It’s an interesting question: How do I align the contingent workforce with corporate goals?And it isn’t as simple as it might seem. In fact, there’s a fundamental problem with the premise: you see, in order to successfully bring your contingent workforce strategy in coalition with business goals, you need to approach your entire talent population. Not just your contingent workers.
In our experience, if you have one strategy for your permanent staff and a separate strategy for your contingent workers, attaining a strong, close alignment to corporate goals is made unnecessarily difficult.
A good analogy is this: it would be like attempting to write a book with two individual, not-altogether cohesive editors. It ain’t gonna work. Or at least, not very well.
Instead – and I’m mindful that some of you won’t be ready to hear this, but stay with me – start to think about blending your talent plan, as a singular, cohesive strategy. One that is developed with specific, business goals in mind, based on your organisation’s current state. And one that can accommodate the future-state ambitions of your organisation.
Keep this in mind also: as talent ecosystems continue to evolve, and technology supporting talent strategy maintains momentum, organisations are starting to shift from traditional models of a divided talent management approach. Specifically, where Procurement’s focus rests upon contingent talent, and HR on permanent.
So by starting this to make shift, you’re in good company.
The Blended Workforce Strategy:
The first logical step to take is to implement what is increasingly referred to as a ‘blended workforce’ strategy.
This means you approach the strategy, management and allocation of workers, as a single, unified entity. No delineation between the two broad categories of permanent and contingent workers. How you engage, manage and apply this blend of workers to your business strategy, is driven as a single undertaking.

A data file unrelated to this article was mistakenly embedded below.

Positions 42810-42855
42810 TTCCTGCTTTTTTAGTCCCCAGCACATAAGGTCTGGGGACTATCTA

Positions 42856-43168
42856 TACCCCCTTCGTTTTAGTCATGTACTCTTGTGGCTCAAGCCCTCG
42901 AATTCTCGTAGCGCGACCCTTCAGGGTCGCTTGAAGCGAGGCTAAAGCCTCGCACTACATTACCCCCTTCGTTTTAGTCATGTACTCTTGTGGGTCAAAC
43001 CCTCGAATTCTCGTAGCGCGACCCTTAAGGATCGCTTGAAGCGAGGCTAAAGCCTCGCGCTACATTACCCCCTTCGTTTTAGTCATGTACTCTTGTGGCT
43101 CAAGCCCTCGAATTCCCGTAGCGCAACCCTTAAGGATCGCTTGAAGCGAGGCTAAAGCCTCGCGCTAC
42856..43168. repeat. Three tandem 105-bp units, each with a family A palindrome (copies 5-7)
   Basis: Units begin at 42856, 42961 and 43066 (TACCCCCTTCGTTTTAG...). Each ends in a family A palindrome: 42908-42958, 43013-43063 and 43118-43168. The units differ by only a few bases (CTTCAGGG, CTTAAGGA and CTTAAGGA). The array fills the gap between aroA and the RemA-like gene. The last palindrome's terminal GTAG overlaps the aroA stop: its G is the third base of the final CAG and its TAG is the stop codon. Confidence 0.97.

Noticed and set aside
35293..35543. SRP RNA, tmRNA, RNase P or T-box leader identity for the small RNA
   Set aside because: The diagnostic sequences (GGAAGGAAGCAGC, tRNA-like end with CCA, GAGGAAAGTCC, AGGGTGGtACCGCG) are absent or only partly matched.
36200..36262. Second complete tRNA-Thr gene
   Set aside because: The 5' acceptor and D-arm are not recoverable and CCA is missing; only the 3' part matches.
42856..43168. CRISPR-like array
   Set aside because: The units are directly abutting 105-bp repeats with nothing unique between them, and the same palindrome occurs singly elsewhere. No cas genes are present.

It’s a potent means for optimising the absolute best from your talent population.
With an increased incidence of blended workforces today, where contingent and permanent workers are strategically managed as a combined entity, the scene is set for a more seamless alignment of workforce strategy with corporate goals.
Let’s Get Specific: The Ultimate Benefits of a Blended Workforce
Yes, at a high level, you’re going to be better placed to achieve your business goals when you’re armed with a closely affiliated talent strategy. But there’s more. Let’s take a look at some of the other outcomes of undertaking a blended workforce strategy, in support of achieving your business goals:
One, Integrated Workforce Map:
As organisations look to ‘how’ they’re going to achieve corporate goals, a strategic growth plan is becoming a fundamental.
Instead of hiring full-time employees – i.e. staying on the traditional road of acquiring permanent talent – they’re exploring the many options associated with combining on-demand and gig economy workers with permanent talent.
For example, career contractors, especially those with highly sought-after or rare skills, come at a price. But if the business can bring them in for a finite period, to work alongside permanent talent, and deploy the expertise of both groups, they’re on track to achieve business goals.